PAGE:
Veneered reproductions are priced at £2950 including VAT (£2460 ex VAT)


The machined layers of ply demonstrate just how economical the material usage is in the manufacture of the Bent Ply Armchair

Three sizes of prototype chair were made 25%, 50% and finally 100% and important lessons were learnt at each stage concerning the construction of the chair itself, the press process required and the design of the mould and additional external clamping required.

The initial moulds for the two scaled prototype chairs were CNC cut from polystyrene foam.

The full size production mould is made of layers of MDF and, even with several thousand weight saving holes being drilled, it still probably tips the scales at well over 150kg. It is shown here with an unglued layup in place to test the geometry of the mould and machining of the plywood layers. Because of the various stages of prototyping that had been undergone there was very little to tweak by the time we got to going to 100%.


Gerald Summers ‘isokon’ tea trolley

The second Gerald Summers piece that I am remaking is his Tea Trolley. Summers’ connection with Jack Pritchard’s Isokon company was through Pritchard’s involvement with Venesta, the manufacturer of the birch plywood used by Summers in his furniture making. Summers designed the tea trolley for the Isokon building in North West London and it is believed that fewer than twenty originals were made, with a much smaller number surviving until the present day. The onset of WWII led to plywood being almost impossible to source and in May 1939, after having been registered in 1934, Jack Pritchard instructed his patent lawyers, Rowe and Maw, to pass up the option of extending the design protection on the Tea Trolley for a further five years.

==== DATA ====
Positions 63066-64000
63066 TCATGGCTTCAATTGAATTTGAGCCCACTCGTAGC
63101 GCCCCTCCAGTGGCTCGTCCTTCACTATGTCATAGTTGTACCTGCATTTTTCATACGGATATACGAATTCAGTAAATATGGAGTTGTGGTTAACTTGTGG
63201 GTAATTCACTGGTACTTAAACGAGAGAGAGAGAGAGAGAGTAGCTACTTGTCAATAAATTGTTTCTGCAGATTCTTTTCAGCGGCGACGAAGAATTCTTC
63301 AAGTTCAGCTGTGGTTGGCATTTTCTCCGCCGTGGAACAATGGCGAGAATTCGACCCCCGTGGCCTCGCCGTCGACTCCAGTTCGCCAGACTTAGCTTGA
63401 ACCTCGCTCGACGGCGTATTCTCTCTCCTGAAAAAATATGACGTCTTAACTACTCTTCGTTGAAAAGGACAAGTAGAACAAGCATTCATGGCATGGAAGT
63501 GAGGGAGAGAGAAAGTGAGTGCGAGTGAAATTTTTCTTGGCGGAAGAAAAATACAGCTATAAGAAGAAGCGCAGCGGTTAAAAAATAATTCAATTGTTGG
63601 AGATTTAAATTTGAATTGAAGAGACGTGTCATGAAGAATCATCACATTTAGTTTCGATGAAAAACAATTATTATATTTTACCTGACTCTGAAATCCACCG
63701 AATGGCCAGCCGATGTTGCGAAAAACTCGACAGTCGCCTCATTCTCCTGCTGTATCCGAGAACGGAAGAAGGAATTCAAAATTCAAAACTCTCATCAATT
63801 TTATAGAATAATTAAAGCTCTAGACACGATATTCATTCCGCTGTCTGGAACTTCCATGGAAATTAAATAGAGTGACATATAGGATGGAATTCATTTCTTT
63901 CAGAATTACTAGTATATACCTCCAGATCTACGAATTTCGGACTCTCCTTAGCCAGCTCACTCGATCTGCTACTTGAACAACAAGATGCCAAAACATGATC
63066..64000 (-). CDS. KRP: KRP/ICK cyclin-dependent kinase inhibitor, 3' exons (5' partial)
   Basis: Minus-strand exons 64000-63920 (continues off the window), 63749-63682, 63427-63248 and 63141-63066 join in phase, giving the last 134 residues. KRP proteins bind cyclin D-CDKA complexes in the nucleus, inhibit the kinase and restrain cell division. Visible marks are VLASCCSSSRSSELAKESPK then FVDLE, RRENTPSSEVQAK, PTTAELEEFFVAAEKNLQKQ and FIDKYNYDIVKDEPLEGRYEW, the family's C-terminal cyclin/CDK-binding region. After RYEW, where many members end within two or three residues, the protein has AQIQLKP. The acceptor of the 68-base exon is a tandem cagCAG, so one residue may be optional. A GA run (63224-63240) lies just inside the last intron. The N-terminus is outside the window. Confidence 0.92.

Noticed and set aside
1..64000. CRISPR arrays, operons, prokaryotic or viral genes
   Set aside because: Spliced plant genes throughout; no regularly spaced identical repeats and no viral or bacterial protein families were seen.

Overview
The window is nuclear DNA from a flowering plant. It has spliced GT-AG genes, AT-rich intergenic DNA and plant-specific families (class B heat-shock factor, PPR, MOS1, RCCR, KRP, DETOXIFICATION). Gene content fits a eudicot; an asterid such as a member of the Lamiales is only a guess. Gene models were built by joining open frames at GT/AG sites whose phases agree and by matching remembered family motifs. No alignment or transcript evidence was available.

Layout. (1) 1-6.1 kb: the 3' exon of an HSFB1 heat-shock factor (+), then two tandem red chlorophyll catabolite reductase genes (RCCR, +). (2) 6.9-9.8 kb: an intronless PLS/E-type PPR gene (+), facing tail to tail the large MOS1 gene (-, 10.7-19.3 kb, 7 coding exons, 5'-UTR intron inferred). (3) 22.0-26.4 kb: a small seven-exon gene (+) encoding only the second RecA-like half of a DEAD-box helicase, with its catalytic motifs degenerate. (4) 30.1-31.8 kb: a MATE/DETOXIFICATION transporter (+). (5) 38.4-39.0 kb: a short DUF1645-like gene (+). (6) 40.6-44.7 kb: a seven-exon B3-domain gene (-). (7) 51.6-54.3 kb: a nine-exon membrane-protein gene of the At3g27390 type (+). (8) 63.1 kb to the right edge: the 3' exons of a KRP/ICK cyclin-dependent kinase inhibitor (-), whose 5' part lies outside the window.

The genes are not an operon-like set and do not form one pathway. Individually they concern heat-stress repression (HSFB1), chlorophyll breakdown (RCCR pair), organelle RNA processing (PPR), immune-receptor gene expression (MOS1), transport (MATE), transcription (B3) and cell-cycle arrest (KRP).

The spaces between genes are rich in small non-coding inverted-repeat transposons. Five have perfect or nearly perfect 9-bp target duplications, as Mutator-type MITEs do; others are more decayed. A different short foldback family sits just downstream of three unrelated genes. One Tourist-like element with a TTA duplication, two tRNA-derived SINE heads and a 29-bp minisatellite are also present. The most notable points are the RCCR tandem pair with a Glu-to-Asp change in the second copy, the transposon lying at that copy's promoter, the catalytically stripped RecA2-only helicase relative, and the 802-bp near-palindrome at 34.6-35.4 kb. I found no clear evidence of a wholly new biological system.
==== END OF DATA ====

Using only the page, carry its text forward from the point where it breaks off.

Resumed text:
Isokon Plus made three lacquered birch ply reproductions of the Tea Trolley in the early 2000s before ceasing production due to technical problems, the nature of which are unclear.

One possible issue may have been that the 3mm birch ply commonly available in the UK is neither made in the appropriate sheet size nor manufactured with equal thicknesses of constructional veneer, the centre layer being considerably thicker that 1mm. This means that standard 3mm birch ply is actually too stiff to comfortably bend around the tighter end of the tea trolley. I have commissioned a batch of 3mm ply from a manufacturer in Finland which is designed specifically with the tea trolley in mind and this should be delivered early in 2022.

In the meantime I have made two examples of the tea trolley from sheets of cherry and walnut plywood pressed in my workshop. These were constructed with a central layer of 0.6mm veneer and two outer layers of 1.5mm constructional veneer, which, after calibration sanding finished at almost exactly 3mm thick. These custom ply sheets are very much more flexible than normal birch ply and were easy to form around the shape of the three shelves but are fairly labour intensive to produce.

The outer skin is nailed to the shelves using 1.6mm diameter dome headed solid brass nails in keeping with the fixing which can be seen on the original registration document.

This is the original design registration document for the Tea Trolley, held at the National Archive in Kew, London. Filed in 1934 it is registered to Jack Pritchard’s Isokon company.